Finding the right employee with a job listing requires time—a precious commodity for most IT managers. Sifting through a pile of resumes to find the right candidate, however, is often a waste of time.

Writing a more detailed job listing, however, can help pinpoint and attract qualified candidates for your open position.

Kwong Thong, a TechRepublic member, asked other members in the Technical Q&A forum for advice on writing effective job descriptions.We contacted an expert for an answer to Thong’s question.

Advertise your organization
Providing more detail about your organization in a job listing can serve two purposes. First, the strategy can be used to weed out candidates who may not be interested in working for your type of company. For example, some IT professionals may not want to work for a nonprofit or a government agency. Second, if you play up your company and its attributes, you may attract more of the best and the brightest candidates available.

“Every company tells a good story, and every recruiter really should be a sales person for their company,” said Joseph Stubblebine, the president and CEO of, an online employment site for technical professionals in Pennsylvania, New York City, Delaware, and New Jersey.

Either way, a brief description of your organization will give job seekers the preliminary information they need.

Include all the details
Job candidates also need specifics. “Technical people tend to be functional, detail-orientated, more microeconomics kind of people…we always recommend that the [listing] should also do more than just advertise the company,” Stubblebine said.

Giving details about a position is the second way to avoid receiving superfluous resumes. “The job listing should provide a detailed description of expectations so that [companies] get the right online applicants,” said Stubblebine. “You don’t want to wade through a million resumes” to find the person who best fits your need.

But listing a job’s details takes time. Stubblebine recommends four strategies when writing a job description for an open position:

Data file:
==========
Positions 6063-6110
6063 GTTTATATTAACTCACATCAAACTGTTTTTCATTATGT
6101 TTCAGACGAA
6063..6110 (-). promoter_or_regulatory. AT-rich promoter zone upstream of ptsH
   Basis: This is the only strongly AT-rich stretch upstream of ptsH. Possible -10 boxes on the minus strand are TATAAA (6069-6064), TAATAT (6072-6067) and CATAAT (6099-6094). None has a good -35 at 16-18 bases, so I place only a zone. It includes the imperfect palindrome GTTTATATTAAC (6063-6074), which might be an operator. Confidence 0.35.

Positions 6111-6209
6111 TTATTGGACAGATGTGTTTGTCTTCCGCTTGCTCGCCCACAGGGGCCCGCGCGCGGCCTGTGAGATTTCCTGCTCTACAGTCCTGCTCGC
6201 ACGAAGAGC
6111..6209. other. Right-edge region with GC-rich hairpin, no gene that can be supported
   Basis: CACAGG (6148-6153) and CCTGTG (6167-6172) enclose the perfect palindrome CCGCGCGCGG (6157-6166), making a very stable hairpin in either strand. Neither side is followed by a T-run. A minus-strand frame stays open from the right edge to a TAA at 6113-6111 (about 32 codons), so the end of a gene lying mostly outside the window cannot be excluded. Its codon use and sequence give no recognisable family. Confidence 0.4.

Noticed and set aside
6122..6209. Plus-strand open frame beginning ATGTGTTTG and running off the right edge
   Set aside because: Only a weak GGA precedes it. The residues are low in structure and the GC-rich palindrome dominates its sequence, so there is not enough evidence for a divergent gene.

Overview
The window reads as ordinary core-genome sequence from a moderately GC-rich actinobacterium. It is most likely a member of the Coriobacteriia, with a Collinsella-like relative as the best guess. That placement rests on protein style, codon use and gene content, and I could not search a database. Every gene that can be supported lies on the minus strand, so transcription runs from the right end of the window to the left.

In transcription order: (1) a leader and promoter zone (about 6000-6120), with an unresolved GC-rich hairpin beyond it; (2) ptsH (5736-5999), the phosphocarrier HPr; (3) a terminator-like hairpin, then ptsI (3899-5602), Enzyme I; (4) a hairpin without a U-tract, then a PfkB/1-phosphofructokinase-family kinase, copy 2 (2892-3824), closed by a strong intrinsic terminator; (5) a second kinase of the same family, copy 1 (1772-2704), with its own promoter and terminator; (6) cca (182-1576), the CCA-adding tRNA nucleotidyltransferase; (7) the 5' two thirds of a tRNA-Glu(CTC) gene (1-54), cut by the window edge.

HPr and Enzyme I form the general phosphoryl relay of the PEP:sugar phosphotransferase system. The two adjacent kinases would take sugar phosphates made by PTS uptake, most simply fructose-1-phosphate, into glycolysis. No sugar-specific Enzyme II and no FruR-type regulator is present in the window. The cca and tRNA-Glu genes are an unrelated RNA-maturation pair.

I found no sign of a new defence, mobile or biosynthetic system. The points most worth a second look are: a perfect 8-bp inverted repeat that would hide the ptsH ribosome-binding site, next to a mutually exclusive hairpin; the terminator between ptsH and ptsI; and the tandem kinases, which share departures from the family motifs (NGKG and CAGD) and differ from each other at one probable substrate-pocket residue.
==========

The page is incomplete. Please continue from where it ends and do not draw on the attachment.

• Outline your organization: Give a general and a financial overview of your organization. List the vertical markets that the organization operates in. Include some history and background on the organization.
  • Provide management information: Offer statistics on the size and scope of the IT department. For example, if you need a developer, tell the candidate how many other developers are in your shop. “This gives you some idea of overall budgets and the prospects for future raises,” said Stubblebine.
  • List all responsibilities: Let a candidate know exactly what his or her responsibilities will be. For example, are programmers required to write technical documents? Will developers collect requirements from organizational business units? Will network administrators work alone or with other administrators? Will traveling be part of the job?
  • Reveal the perks: Candidates want to know about growth opportunities, tuition reimbursement, day care services, casual dress codes, and other employee benefits. Make sure you list them all.

“Usually, if you’re fairly detailed in those four areas, you’re going to make sure that you increase the probability of getting qualified applicants,” said Stubblebine.

A model to follow
Stubblebine critiqued a job description found on the national “boards,” a nickname for national online recruitment sites. This description is based on a listing (see Figure A).

Figure A
This sample job listing description hit the mark in some areas but missed the target in others.

A good start
Though Stubblebine felt the description was headed in the right direction, he offers some other key points that managers should include in every description:

  • Include more sponsorship information: Larger boards like and attract international candidates, said Stubblebine. “If you’re posting on more national boards, then clearly identify your sponsorship opportunities and citizenship requirements,” he said.
  • Explain the company’s methodologies: The sample listing mentions that a COBOL programmer will be required to complete full life-cycle projects. “If you expect me to do full life-cycle development, I’d like to know what type of methodology you specifically use,” said Stubblebine. “For example, do you use Microsoft Solutions Framework for your actual methodology?”
  • Reveal what you will pay: Including a salary range is another way to weed out candidates. “I always recommend including a pay within a 5 to 10K range,” said Stubblebine. For example, fresh college graduates may not be ready for an $80,000 position. “Those people are looking for 20 to 30K and when they see an 80 to 90K range, they say, ‘Oh, I’m not qualified,’” he said.
  • Tell a candidate where you stand: Simply saying that ACMEIT is a Fortune 500 company doesn’t say enough about the organization. “Even Enron was a Fortune 500,” said Stubblebine. Providing more financial data on the organization “…is really important. I want to know how much revenue you make, how much net profit you have, what your payables are, what your long-term debt is, and what some of your projections for growth are.”
  • Know your success: Stubblebine said that many managers and human resource offices don’t track a job listing’s results. Adding a job code can help. “There’s no job code to track the source of response for ROI, for recruiting ROI. We always recommend job codes and, if you can, code your boards and your newspaper (ads) differently,” he said.

How do you recruit the right employees?

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